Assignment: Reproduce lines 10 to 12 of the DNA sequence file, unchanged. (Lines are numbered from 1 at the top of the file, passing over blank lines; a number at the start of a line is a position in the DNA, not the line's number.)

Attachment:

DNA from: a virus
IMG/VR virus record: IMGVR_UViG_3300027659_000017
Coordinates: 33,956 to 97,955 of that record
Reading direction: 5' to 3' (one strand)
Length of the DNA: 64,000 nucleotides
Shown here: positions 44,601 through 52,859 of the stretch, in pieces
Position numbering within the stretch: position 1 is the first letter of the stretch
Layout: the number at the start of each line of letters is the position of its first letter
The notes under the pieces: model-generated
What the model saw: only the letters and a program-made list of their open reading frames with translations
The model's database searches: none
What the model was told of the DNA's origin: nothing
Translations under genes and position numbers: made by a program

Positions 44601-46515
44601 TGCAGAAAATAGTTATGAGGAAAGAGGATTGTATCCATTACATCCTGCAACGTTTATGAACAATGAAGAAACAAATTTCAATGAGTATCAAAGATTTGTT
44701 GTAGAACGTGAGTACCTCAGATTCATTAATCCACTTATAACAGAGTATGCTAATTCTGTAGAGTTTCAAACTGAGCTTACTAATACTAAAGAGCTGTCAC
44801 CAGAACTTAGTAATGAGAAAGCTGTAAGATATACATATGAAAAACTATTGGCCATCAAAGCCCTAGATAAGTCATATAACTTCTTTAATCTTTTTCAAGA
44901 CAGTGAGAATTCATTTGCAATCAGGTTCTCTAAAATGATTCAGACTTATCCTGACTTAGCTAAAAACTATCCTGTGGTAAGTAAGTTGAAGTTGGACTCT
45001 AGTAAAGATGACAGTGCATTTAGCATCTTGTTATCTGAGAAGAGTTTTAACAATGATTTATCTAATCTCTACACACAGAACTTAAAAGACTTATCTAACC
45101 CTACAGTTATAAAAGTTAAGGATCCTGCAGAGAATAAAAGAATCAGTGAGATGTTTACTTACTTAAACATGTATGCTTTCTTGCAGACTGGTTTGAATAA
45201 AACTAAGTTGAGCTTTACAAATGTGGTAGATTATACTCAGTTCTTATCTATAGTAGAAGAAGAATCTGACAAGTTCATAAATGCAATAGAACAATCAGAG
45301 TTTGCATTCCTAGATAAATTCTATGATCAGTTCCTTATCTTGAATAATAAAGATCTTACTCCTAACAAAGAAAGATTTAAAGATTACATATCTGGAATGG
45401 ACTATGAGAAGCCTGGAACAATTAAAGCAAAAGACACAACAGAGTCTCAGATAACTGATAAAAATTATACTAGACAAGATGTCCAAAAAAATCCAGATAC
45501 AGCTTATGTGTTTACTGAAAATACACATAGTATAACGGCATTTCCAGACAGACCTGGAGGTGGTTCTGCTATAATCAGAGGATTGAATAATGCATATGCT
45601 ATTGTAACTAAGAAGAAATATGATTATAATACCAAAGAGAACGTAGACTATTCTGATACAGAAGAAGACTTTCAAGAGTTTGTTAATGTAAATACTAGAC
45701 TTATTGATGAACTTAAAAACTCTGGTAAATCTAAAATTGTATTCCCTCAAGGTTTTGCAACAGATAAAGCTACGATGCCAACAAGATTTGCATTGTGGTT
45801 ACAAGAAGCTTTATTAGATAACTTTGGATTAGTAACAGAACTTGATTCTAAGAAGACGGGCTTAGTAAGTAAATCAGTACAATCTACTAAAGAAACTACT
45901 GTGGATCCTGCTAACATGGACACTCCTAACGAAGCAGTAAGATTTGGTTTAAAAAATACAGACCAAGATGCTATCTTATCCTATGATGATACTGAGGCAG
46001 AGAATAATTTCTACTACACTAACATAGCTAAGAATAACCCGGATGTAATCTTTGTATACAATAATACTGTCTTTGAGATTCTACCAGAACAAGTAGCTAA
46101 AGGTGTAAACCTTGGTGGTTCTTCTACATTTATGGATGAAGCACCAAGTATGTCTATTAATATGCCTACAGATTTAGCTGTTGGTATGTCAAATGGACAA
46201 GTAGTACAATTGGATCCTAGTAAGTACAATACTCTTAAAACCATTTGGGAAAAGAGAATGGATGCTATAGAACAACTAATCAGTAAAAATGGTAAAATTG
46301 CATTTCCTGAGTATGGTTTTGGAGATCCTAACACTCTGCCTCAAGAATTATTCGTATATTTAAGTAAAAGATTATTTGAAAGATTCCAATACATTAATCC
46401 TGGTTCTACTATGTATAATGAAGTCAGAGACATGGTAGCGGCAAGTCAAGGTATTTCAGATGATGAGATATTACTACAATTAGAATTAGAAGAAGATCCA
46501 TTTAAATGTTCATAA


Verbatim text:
What the model saw: only the letters and a program-made list of their open reading frames with translations
The model's database searches: none
What the model was told of the DNA's origin: nothing